Robert Novak's latest column makes Richard Armitage look even worse than he did when he belatedly acknowledged that he was the source for the 2003 Novak column identifying Valerie Plame/Wilson as a CIA employee (and it really says something if, in a spat with Robert Novak, you end up looking like a bigger dick). Novak contradicts Armitage's claim that the identification of Plame was inadvertent:
First, he identified to me the CIA division where Mrs. Wilson worked, and said flatly that she recommended the mission to Niger by her husband, former Amb. Joseph Wilson. Second, Armitage did not slip me this information as idle chitchat, as he now suggests. He made clear he considered it especially suited for my column….[He] told me unequivocally that Mrs. Wilson worked in the CIA's Counter-Proliferation Division and that she had suggested her husband's mission.
Novak rightly faults Armitage for remaining silent about the interview for two and a half years, which he says "caused intense pain for his colleagues in government and enabled partisan Democrats in Congress to falsely accuse [Karl] Rove of being my primary source." (Novak notes that both he and Armitage were Iraq war skeptics, which hardly fits the theory that the "leak" was part of an orchestrated effort by all the president's hawks to punish and/or discredit Wilson after he dared to cast doubt on the war's justification.) Even if you accept Armitage's excuse that special prosecutor Patrick Fitzgerald asked him to keep his mouth shut, Novak writes, how can he explain "his silent three months between his claimed first realization that he was the source and Fitzgerald's appointment"?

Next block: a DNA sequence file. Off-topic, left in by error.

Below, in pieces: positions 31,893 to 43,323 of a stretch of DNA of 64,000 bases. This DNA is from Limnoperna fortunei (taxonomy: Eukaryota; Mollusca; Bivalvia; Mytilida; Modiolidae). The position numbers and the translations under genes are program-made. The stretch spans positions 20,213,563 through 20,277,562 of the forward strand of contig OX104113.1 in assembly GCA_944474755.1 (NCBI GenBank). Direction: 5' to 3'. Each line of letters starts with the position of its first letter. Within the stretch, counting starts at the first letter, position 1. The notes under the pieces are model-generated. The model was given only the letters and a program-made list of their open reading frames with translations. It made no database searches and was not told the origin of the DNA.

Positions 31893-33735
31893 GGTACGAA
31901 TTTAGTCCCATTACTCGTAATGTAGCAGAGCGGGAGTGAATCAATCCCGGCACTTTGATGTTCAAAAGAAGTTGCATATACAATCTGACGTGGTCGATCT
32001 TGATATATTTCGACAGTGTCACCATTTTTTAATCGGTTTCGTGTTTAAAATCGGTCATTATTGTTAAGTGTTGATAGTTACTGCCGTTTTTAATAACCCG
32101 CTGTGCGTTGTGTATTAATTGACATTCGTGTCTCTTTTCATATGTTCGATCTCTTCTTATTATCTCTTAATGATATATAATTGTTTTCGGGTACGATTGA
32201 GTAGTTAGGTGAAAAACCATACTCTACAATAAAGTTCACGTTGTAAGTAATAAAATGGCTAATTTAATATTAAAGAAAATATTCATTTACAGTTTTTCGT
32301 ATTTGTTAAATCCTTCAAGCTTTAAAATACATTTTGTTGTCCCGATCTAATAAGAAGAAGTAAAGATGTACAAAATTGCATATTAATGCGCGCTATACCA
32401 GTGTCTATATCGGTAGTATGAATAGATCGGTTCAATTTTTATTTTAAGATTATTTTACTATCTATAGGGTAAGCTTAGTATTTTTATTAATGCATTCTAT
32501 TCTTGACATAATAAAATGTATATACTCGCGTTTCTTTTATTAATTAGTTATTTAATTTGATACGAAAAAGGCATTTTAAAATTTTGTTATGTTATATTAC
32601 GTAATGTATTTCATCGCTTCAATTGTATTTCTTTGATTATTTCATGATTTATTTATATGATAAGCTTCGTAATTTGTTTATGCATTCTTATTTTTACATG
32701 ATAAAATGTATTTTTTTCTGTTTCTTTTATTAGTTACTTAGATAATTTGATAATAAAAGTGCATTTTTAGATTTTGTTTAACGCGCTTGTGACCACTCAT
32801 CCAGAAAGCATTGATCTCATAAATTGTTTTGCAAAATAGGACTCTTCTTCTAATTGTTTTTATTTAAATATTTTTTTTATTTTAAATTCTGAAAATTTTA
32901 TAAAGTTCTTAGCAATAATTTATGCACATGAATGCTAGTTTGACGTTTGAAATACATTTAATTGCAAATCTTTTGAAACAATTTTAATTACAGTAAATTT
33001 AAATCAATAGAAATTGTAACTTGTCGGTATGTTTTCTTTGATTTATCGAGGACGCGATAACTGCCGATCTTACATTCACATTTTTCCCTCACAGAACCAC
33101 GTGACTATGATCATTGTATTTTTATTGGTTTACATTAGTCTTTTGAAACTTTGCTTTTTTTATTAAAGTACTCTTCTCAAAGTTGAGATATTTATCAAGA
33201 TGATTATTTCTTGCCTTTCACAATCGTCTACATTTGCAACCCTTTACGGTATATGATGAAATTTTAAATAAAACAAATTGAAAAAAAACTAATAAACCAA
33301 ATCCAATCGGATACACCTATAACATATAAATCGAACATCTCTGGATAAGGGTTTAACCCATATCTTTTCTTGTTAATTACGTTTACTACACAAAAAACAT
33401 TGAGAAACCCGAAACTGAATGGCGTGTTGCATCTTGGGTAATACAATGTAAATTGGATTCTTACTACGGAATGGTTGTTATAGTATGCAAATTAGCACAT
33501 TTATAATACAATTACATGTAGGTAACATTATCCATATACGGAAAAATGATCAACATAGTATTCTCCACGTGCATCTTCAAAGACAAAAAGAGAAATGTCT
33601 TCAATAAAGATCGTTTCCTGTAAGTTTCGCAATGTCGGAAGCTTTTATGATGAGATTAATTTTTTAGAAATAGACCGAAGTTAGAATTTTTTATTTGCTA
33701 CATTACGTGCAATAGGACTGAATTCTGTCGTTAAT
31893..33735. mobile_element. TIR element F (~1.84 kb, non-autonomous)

But if Armitage was wrong for keeping quiet, what about Novak? He says the ground rules for his interview with Armitage were never even stated explicitly, which suggests he reasonably could have considered the conversation on the record. Even if Novak treats "deep background" as the default, he could have asked Armitage to release him from any implied promise of anonymity, thereby avoiding all the "intense pain" caused by Fitzgerald's investigation.
Or maybe not. Fitzgerald knew from the beginning that Armitage was the leaker, and he decided not to charge him. In other words, he knew at the outset of his investigation that no crime had been committed. Yet he proceeded anyway with subpoenas, threats of jail for contempt, the actual jailing of one reporter, and criminal charges against a Bush administration official for obstructing his investigation into nothing. Even by the standards of special prosecutors, who don't like to close up shop without charging someone because they feel a need to justify the effort and expense of their investigations, Fitzgerald has achieved a new low, since he could have stopped before he got started, when there was little effort and expense to justify. Which makes him an even bigger dick that Richard Armitage.